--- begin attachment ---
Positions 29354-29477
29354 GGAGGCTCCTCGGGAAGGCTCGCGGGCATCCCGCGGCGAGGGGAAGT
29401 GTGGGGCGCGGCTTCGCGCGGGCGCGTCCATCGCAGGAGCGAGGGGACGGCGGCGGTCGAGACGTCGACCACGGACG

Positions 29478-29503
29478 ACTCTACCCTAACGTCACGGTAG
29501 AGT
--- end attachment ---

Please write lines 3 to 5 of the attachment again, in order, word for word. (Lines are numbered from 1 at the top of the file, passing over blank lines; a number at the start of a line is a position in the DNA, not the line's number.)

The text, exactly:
29401 GTGGGGCGCGGCTTCGCGCGGGCGCGTCCATCGCAGGAGCGAGGGGACGGCGGCGGTCGAGACGTCGACCACGGACG

Positions 29478-29503
29478 ACTCTACCCTAACGTCACGGTAG